|Publication number||US4014756 A|
|Application number||US 05/651,020|
|Publication date||Mar 29, 1977|
|Filing date||Jan 21, 1976|
|Priority date||Jan 21, 1976|
|Publication number||05651020, 651020, US 4014756 A, US 4014756A, US-A-4014756, US4014756 A, US4014756A|
|Inventors||Howard A. Fromson|
|Original Assignee||Fromson H A|
|Export Citation||BiBTeX, EndNote, RefMan|
|Patent Citations (7), Referenced by (20), Classifications (8)|
|External Links: USPTO, USPTO Assignment, Espacenet|
This invention relates to a process for making metal powders by batchwise or continuously electrolytically depositing metal particles in the pores of an anodic oxide surface of an anodized aluminum article followed by liberation of the thus deposited particles from the pores.
The art of surface treating and finishing of aluminum and its alloys is a complex and well developed art as evidenced by the texts of S. Wernick entitled Surface Treatment and Finishing of Aluminum and Its Alloys, Robert Draper Ltd., Teddington, England (1956) and G. H. Kissin, Finishing of Aluminum, Reinhold Publishing Corporation, New York. It is acknowledged that electroplating on aluminum requires extraordinary treatments to gain the necessary adhesion. The most familiar techniques for plating on aluminum are the zincating and anodizing processes. In the latter case which involves the plating over an anodic oxide layer formed on an aluminum substrate, the art has directed its efforts towards producing continuous electroplated coatings.
It has now been discovered that metal particles can be made by forming a discontinuous electroplated metal phase in the pores of unsealed anodized aluminum followed by liberation of the metal particles in the pores. This provides metal powders having a large surface area which can be used, for example, in metal powder coating compositions and the like.
The process of the invention for making metal powders, batchwise or continuously, includes the steps of elecrolytically depositing discrete metal particles in the pores of a porous oxide surface of an anodized aluminum article followed by liberating the metal particles from the pores by contacting the anodized/plated article with a substance such as caustic alkali that will attack the porous oxide surface but not the metal particle.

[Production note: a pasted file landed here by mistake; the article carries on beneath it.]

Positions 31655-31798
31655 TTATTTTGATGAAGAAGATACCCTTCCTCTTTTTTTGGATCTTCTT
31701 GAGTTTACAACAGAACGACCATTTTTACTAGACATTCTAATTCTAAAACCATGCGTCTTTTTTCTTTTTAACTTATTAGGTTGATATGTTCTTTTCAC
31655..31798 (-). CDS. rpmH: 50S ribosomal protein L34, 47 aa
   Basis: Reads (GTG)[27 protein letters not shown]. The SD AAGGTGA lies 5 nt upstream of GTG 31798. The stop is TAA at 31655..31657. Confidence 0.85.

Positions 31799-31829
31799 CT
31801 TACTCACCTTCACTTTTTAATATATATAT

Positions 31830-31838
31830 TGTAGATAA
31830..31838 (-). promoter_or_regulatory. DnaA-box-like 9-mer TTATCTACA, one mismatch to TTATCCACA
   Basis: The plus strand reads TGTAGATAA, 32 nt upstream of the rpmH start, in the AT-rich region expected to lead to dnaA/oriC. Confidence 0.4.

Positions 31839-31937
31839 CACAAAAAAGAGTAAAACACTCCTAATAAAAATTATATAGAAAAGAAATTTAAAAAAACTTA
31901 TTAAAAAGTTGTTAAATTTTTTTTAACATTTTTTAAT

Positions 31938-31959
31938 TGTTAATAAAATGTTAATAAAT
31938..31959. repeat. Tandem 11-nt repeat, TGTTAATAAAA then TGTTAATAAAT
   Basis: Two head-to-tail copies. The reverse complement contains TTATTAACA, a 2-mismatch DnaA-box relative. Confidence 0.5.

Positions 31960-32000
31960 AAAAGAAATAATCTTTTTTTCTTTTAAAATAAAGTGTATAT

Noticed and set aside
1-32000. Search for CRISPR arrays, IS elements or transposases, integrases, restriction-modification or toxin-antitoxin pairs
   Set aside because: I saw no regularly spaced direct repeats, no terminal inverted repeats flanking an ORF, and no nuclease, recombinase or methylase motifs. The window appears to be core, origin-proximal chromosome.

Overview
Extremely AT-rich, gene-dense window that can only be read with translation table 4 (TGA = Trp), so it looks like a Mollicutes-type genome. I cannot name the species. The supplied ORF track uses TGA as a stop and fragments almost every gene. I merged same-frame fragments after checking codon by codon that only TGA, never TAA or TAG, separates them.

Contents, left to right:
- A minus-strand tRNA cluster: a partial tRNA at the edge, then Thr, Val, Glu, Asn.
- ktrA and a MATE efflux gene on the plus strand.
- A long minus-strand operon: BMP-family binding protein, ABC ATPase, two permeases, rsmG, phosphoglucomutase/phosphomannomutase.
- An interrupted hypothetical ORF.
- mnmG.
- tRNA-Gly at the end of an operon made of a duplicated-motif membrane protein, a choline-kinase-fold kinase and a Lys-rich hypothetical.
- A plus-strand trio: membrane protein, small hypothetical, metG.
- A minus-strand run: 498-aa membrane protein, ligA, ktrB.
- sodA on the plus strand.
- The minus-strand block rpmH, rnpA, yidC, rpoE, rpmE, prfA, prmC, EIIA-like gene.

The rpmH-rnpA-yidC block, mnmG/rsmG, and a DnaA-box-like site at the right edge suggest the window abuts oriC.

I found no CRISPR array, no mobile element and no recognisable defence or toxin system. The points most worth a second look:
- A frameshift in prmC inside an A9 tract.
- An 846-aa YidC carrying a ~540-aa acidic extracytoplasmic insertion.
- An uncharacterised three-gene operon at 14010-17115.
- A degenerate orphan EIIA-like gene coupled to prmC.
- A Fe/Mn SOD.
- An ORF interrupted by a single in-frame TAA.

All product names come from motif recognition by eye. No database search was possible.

In a preferred embodiment aluminum or aluminum surfaced webs are continously elecrolytically anodized and discontinuously plated by continuously passing the web through an anodizing cell having therein a cathode connected to a source of direct current, continuously passing the web from the anodizing cell into a cathodic contact cell having therein a platable metal anode connected to the source of direct current, introducing anodizing direct current into the web in the contact cell, the web having an anodized oxide coating formed thereon in the anodizing cell before entering the contact cell, and depositing particles of the platable metal in the pores of the oxide coating in the contact cell.
The present invention will be more fully understood from the following description taken in conjunction with the accompanying drawings wherein:
FIGS. 1-6 are photomicrographs showing submicron size chromium particles electrolytically deposited in the pores of an unsealed anodized aluminum surface;
FIGS. 7-13 are photomicrographs showing submicron size copper particles electrolytically deposited in the pores of an unsealed anodized aluminum surface;
FIG. 13 is an enlarged cross-sectional view depicting a metal particle in a pore of the anodic oxide layer and extending above the surface thereof; and
FIGS. 14a-e are diagrammatic representations showing several ways in which an aluminum web can be continuously anodized and plated to form metal particles according to the present invention.
According to the present invention, micron size and smaller metal powders are made by electroplating a platable metal into the pores of an unsealed anodic oxide surface on an anodized aluminum article. The electroplating is carried out in such a way so that discrete, individual metal particles of micron size or smaller are deposited in the pores of the anodic oxide surface.
The pore size of an unsealed anodic oxide surface of an aluminum article can be made to vary in diameter and in depth by varying anodizing conditions as is well known in the art. For purposes of the present invention, it is preferred to anodize aluminum to form an unsealed anodic oxide layer having pores with a diameter in the range of about 50-300 Angstroms. There are 10,000 Angstroms in a micron which means that some submicron size metal powders can easily be formed according to the present invention and a desired size range can be attained by control of the anodizing operation.
The process of the invention can be carried out discontinuously or batchwise and is preferably carried out continuously using an aluminum web of suitable thickness which can be continuously anodized, plated, the metal particles liberated; the process can then be repeated using the same aluminum web.
The present invention, in effect, uses the pores of an anodic oxide surface or layer as the mold into which individual metal particles can be electrolytically cast in submicron size or larger. The individual particles are liberated to form the metal powder by contact with a substance that will attack, e.g., dissolve the aluminum oxide layer but not the metal particles. In other words, the electro-deposited metal particles are inert to the substance which is capable of attacking and destroying or dissolving the porous anodic oxide layer.